For purposes of efiicient removal of weakly ionized basic components, for example pyridine, it is necessary that the liquid entering unit N be relatively free of strongly ionized materials such as NaCl, etc. It is preferable that the concentration of said material be less than 10 ppm. The common cations, such as sodium and calcium, have a greater afiinity for adsorption on the strong acid cation exchanger than the pyridine cation, and any appreciable concentration of the common cations would compete and interfere with the exchange and removal of the weak base. These interfering cations are removed by prior treatment of the liquid in an electrodeionization unit M as shown in FIGURE 2. If a single pass of the liquid through one M unit does not remove the required amount of salt, a series of M units can be arranged in which the liquid flows in series through each single unit, each removing in one pass an aliquot share of the salt; or, a sole unit can be employed by which the liquid to be desalted is continuously recirculated therein until the required salt removal is attained. The number of compartments or cell pairs to be employed in electrodeionization units can be varied depending upon the particular application and production rate required. A cell pair is defined as comprising a diluting and concentrating chamber, said units can therefore be comprised of a single cell pair or cell pairs or more.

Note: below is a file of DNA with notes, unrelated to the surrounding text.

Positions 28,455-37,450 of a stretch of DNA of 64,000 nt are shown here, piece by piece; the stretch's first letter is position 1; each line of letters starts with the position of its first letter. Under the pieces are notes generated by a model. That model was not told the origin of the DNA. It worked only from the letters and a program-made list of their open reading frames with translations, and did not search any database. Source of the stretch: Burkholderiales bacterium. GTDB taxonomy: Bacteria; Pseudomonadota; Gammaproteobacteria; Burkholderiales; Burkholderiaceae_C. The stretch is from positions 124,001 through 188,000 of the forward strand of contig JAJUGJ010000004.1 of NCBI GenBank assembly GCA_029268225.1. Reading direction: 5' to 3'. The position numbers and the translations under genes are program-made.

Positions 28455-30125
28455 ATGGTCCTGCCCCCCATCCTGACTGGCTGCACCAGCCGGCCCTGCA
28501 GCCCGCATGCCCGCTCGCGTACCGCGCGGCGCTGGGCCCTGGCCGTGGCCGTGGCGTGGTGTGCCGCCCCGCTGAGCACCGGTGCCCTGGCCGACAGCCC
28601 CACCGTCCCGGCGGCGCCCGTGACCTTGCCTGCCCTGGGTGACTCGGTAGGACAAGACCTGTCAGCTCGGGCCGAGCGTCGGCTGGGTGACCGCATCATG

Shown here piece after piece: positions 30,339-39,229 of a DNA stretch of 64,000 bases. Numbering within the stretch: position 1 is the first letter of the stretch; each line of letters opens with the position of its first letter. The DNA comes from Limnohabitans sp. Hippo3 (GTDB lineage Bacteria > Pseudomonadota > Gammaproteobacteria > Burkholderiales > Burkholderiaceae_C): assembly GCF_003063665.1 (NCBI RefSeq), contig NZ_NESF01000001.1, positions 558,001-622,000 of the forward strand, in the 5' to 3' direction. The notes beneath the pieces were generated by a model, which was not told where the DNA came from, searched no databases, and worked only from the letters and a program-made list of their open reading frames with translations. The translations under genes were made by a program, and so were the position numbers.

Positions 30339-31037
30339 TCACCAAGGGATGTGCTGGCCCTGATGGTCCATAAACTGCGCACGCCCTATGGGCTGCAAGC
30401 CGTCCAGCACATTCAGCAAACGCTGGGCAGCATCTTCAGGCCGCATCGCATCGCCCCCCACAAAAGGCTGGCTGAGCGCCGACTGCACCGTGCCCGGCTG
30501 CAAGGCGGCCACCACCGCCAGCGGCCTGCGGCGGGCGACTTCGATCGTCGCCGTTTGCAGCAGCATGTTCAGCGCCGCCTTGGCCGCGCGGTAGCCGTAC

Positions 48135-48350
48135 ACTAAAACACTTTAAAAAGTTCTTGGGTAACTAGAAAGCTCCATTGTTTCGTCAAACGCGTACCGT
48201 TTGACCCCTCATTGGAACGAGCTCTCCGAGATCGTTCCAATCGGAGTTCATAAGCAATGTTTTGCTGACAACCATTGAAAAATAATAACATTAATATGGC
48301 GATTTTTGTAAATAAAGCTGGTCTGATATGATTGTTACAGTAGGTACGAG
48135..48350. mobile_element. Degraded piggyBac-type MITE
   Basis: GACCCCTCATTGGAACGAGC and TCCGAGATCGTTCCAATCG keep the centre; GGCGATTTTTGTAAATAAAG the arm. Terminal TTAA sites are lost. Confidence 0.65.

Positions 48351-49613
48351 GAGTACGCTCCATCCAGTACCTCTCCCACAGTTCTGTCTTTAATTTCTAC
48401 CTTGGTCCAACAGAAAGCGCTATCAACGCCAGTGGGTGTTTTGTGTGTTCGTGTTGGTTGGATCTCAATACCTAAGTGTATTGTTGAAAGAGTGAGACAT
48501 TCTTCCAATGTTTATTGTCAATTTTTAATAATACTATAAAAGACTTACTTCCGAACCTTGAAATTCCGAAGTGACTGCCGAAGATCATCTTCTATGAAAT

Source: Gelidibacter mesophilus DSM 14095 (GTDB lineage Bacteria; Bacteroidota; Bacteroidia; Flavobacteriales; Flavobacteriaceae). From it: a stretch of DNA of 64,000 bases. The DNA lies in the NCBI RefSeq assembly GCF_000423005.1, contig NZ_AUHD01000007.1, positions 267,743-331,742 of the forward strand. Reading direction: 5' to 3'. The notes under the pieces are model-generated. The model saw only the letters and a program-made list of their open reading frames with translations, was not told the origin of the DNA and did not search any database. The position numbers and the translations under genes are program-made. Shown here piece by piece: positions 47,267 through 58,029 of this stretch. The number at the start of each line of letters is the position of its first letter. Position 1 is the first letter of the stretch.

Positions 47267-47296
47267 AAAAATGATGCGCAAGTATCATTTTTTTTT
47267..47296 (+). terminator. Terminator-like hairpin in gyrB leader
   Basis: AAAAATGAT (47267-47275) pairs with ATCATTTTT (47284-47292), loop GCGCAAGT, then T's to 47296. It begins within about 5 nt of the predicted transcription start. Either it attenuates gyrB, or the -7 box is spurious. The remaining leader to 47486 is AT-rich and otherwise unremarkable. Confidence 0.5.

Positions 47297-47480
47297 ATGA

It can be appreciated that instead of employing units for separately removing strongly ionized materials and Weakly basis substances, a single unit as shown in FIG- URE 3 can be constructed to perform both removals. Said unit would contain chambers having an extra long liquid flow path area. The first portion of the inlet flow path area of the diluting chambers 12 would contain a filler 26 of mixed cationand anion-exchange resins and the remaining latter portions (or efiluent area) of the flow path area containing only a strong acid cationexchange resin 27. The solution to be treated is passed into the filled diluting chambers, coming in contact first with the mixed cation-anion filler bed and secondly with the cation bed. Thus on applying a polarizing direct current across the unit, the highly ionized material, such as NaCl, is first removed by passage through the mixed resin bed; and the remaining weakly ionized bases, such as pyridine, is removed on further passage through the cation exchange bed. In effect, a single compact unit functions to remove dissolved electrolytes in their proper and necessary sequence.